Privacy advocates have consistently questioned the data capture policies of large scale search engines, such as Google, Microsoft Bing and Yahoo. Google and Microsoft have each taken widely different approaches to the issue.
Microsoft search engine Bing announced Monday a change to its Internet Protocol (IP) address capture policies that is designed to limit its storage of IP addresses according to a report in InformationWeek. The move will see IP addresses being captured and retained for a much shorter time period and will be deleted after a six month period. While Bing received only slightly over three percent of search queries, its growth is sustained.
Internet search giant Google has over 85 percent of the global search traffic. It has recently altered its capture policies as well, anonymizing IP addresses after nine months and cookies after 18 months. However, some privacy advocates claim that Google’s policy of deleting the last four digits of an IP address is insufficient.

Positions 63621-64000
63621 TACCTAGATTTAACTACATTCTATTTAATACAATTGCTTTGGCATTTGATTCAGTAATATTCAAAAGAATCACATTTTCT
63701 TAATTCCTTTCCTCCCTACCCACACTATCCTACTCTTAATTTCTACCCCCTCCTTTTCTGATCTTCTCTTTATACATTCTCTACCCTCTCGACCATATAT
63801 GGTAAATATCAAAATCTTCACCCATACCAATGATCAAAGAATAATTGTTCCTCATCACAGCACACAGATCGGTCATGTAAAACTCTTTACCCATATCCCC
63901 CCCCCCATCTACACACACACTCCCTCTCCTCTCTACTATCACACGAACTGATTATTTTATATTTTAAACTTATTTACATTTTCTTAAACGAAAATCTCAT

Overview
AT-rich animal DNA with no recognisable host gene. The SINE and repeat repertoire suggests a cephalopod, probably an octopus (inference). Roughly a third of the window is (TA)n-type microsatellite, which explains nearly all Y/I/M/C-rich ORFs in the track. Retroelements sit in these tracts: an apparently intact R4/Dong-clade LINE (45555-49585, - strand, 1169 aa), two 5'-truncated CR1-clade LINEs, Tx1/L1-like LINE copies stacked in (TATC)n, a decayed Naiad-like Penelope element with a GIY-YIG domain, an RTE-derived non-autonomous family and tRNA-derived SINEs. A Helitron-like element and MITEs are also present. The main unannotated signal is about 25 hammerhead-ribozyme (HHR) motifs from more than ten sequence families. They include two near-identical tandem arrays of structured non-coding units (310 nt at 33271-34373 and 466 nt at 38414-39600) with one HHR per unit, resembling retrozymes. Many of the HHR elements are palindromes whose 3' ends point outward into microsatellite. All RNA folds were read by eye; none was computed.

In response to Google’s perceived intrusive policy, a hacker has developed a free anonymization service that prevents Google from tracking websites and searches produced by Internet users, according to a report on TheRegister.co.uk. The service routes traffic and mixes data with other user’s, confusing Google’s data capturing technology. Google is unable to determine where the search requests originated from.